In most statistical methods, samples are used to study and make inferences about the population. Sampling is important because it helps to reduce the cost and time taken to collect data for analysis. Sampling is the processing of selecting observations from a population so that by studying the samples, inferences can be made about the population. In other words, samples are like ‘view glasses’ of the population. A sample should resemble the population if the sample size iis large enough and sampling is done in a random manner. In general, the larger the sample size, the smaller the risk of making an incorrect inference to the population. The central limit theorem is the foundation for many statistical procedures. In the case of sampling, the theorem suggests that the sample averages tends towards a normal distribution (if there are large enough number of random samples, each sample contains large enough number of observations and samples are random) The key application of this theorem here is that the mean of sample means tends to the population mean and the variance of the samples tends towards the population variance divided by the sample size.
How to do sampling
Samples taken should be random such that each observation has an equal probability of being present in the sample. The following sections cover some of the key considerations for sampling.
Before taking samples, it is important to correctly define the population of concern which should be based on focused problem definition. The population should be defined where the problem or issue is. For instance, in an opinion poll, the population should not include people who are not eligible to vote. Key considerations to define the population include:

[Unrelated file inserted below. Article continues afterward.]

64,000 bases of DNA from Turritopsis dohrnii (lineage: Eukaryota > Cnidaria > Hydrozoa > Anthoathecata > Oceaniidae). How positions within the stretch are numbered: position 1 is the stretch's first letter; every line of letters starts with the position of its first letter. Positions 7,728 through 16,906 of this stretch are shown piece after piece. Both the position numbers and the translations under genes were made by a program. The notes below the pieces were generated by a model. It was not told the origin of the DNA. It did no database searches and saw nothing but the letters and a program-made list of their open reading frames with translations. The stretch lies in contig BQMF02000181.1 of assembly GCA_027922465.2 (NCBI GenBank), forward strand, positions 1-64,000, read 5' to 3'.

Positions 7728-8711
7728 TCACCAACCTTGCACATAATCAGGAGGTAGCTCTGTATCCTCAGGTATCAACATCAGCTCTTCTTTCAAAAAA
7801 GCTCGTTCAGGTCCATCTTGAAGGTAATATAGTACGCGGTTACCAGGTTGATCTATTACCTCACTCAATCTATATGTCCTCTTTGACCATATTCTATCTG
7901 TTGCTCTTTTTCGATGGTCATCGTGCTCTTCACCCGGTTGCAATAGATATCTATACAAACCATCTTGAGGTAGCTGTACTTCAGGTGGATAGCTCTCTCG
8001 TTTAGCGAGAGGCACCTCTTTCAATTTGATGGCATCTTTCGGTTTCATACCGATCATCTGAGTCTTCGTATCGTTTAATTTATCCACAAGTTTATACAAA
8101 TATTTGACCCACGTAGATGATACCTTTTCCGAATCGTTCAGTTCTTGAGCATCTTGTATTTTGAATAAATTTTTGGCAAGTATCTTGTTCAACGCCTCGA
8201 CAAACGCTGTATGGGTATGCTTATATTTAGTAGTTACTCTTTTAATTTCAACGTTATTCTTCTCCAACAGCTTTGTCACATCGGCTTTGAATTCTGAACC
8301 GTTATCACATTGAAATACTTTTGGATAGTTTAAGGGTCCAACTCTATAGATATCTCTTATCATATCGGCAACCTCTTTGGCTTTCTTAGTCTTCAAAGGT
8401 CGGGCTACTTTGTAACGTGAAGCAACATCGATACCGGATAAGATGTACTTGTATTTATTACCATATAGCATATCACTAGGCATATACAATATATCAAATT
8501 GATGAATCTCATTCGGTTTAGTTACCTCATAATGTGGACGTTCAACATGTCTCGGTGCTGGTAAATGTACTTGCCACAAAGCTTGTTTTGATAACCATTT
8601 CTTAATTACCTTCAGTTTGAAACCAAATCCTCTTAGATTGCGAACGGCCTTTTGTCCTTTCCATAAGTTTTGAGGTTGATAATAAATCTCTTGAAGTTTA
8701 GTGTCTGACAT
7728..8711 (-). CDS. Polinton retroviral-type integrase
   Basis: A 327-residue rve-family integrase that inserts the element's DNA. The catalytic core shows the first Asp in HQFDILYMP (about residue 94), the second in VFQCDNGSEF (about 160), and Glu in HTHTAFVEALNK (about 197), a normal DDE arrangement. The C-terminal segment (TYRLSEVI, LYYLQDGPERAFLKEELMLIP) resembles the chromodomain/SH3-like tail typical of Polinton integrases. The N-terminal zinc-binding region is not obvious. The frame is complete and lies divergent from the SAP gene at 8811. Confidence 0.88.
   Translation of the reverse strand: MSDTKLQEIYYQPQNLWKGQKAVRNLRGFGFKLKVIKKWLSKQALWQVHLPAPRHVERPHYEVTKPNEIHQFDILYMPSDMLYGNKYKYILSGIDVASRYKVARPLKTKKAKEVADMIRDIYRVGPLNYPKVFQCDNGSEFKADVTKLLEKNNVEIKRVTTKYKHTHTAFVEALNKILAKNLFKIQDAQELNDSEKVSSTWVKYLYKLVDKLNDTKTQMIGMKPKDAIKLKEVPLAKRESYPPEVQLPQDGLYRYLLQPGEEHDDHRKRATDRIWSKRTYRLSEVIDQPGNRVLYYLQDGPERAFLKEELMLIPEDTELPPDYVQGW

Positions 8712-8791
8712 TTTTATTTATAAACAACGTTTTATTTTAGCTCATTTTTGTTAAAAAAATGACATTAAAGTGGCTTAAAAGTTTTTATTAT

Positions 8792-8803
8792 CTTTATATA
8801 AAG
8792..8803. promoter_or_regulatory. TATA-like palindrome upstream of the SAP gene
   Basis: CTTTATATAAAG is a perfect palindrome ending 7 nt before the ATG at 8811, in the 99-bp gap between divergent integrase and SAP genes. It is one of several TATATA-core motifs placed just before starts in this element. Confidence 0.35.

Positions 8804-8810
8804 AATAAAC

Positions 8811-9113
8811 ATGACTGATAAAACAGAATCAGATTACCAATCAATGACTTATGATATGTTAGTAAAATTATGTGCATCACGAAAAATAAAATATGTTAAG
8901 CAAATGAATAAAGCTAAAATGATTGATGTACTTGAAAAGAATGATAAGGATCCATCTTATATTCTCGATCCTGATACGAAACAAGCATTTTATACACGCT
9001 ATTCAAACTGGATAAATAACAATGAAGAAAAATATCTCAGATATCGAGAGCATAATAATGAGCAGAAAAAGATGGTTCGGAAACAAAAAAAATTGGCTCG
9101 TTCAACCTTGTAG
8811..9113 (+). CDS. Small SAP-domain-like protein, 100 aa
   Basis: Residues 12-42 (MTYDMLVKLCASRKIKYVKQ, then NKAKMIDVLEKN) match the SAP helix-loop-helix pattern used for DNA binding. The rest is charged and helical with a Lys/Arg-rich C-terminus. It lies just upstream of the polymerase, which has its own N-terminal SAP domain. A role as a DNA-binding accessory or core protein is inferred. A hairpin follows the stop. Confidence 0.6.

- Which area the problem or issue arises?
- Who is affected by the problem or issue?
- When is the problem or issue happening?
- Where is the problem or issue coming from?
Stratified sampling should be done if the population has a number of distinct categories. This is to ensure that particular groups within a population are adequately represented in the sample. Typically, stratification chosen should have means which differ substantially from one another and variance minimised within strata and maximised variance between strata.
Random sampling is useful for collecting historical data. For collect new data, systematical sampling can be used. For example, in collecting data in a call centre, one in every five calls can be selected for quality check.
- It may be better to collect samples across a longer period of time than collecting a lot of samples within the same period
- Unstable processes may require bigger samples
- Processes with short cycle time may require frequent sampling